It’s saddening to see that ethics teams in these companies never had a real opportunity to implement the changes and measures necessary to make algorithms beneficial for society — even if they knew how they’d never be allowed to do it.
Maris ends the article using Mark Zuckerberg as an example: “Do we seriously think [hiring an AI ethics team] would orient his decisions toward equality, true diversity, democracy, or even fairness — all at the cost of profits? Or would we be sending some real human-loving people into the lion’s den?”
How can we trust companies motivated solely by profit to engage in the behaviors needed to turn an algorithm from a money-making machine into a source of well-being? Internal AI ethics teams aren’t working as well as they should (not their fault), so maybe the solution has to come from the outside.
We’ve recently seen critical efforts by people within the AI field—but outside the big tech companies—that are working collectively and individually to turn the tides: BigScience, Hugging Face, EleutherAI, and the Montreal AI Ethics Institute, among others.
Maybe it’s time for people with real political power and influence, like international regulatory institutions, to also step forward and recognize the importance of supervising the companies that have the world at their hands.
Toward human-centered AI
On this point, UNESCO recently established a recommendation plan to make AI algorithms human-centered.
“We need international and national policies and regulatory frameworks to ensure that these emerging technologies benefit humanity as a whole. We need a human-centred AI. AI must be for the greater interest of the people, not the other way around.” One critical feature they highlight is that AI has been for too long in a “no law zone”:
“AI is already in our lives, directing our choices, often in ways which can be harmful. There are some legislative vacuums around the industry which needs to be filled fast. The first step is to agree on exactly which values need to be enshrined, and which rules need to be enforced. Many frameworks and guidelines exist, but they are implemented unevenly, and none are truly global. AI is global, which is why we need a global instrument to regulate it.”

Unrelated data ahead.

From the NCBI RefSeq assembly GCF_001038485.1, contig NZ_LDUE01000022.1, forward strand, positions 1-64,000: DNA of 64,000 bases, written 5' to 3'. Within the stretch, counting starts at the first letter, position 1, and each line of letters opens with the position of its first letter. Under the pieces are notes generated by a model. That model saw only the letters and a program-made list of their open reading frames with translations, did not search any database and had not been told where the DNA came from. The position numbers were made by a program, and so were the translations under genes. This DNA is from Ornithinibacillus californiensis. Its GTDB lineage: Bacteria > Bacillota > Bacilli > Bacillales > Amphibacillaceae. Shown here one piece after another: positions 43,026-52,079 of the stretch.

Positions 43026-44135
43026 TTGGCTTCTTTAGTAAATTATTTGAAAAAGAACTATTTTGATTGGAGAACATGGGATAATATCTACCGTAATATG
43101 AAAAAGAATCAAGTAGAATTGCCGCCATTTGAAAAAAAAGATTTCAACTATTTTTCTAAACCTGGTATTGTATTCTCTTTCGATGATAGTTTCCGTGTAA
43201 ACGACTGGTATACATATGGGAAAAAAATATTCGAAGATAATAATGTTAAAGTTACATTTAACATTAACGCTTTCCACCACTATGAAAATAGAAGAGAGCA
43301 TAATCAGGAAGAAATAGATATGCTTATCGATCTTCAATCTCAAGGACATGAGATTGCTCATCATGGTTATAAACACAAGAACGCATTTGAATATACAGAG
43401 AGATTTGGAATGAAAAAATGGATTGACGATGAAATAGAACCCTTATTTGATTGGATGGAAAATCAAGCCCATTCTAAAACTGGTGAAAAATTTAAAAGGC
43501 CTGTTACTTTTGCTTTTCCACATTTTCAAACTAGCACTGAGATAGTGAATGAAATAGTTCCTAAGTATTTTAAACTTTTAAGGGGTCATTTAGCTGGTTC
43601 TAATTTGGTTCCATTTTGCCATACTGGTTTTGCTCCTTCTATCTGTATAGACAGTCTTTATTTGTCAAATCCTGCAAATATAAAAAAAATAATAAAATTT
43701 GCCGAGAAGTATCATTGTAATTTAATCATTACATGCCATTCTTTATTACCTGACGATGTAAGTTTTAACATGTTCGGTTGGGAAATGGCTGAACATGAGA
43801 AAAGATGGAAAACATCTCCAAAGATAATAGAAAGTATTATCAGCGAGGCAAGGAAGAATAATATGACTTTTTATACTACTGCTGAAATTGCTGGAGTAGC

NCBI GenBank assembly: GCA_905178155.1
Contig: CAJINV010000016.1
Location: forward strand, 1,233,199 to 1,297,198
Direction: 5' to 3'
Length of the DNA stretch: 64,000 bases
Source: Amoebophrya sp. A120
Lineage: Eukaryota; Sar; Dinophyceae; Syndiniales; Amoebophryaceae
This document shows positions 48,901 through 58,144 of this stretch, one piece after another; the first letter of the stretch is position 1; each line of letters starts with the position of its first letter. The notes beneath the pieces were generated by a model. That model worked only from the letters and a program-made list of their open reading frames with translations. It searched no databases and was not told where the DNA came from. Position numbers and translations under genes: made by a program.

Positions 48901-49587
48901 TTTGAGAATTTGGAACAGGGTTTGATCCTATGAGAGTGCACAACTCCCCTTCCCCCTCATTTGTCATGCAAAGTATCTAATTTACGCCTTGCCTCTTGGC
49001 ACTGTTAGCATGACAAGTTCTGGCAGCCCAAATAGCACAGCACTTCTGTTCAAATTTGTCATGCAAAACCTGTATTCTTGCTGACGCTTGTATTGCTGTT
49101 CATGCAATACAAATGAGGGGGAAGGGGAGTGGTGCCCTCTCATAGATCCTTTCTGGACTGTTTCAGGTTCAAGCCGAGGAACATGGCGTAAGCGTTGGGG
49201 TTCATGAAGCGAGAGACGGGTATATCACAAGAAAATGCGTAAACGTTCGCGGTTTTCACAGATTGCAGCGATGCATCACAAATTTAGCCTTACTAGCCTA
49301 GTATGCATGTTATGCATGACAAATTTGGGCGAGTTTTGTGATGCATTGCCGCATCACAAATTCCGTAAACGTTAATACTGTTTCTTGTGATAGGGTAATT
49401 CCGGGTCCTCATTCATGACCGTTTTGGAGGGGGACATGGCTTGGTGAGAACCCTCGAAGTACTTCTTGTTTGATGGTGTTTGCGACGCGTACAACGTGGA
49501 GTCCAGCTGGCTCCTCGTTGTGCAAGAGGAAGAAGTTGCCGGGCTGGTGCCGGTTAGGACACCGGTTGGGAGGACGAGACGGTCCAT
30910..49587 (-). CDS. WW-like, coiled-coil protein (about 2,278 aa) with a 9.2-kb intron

The agreement was adopted by UNESCO members on November 24th, 2021. It was a crucial first step into regulating those companies that are playing around in alegal spaces with super-powerful technologies.
And just a few months ago, China pioneered an unprecedented regulation to empower people over algorithms. On March 1st the Chinese government activated a law that will allow users to turn off algorithm recommendations completely, among other measures to give people decision power over tech companies.
The legislation, entitled “Regulations on the Administration of Algorithm Recommendations for Internet Information Services,” was jointly designed by the Cyberspace Administration of China (CAC) and another four governmental departments.
The law, which the CAC published in January aims to “regulate the algorithm recommendation activities … protect the legitimate rights and interests of citizens … and promote the healthy development of Internet information services.” (You can read more here.)
The fact that AI ethics has attracted the attention of global regulatory organisms reveals just how significant it is for the individual and collective welfare. We’re at the beginning of the quest to transform flawed algorithms optimized for engagement and attention into well-being algorithms. Let’s build a better world.
This article is an updated version of a previous one published in OneZero.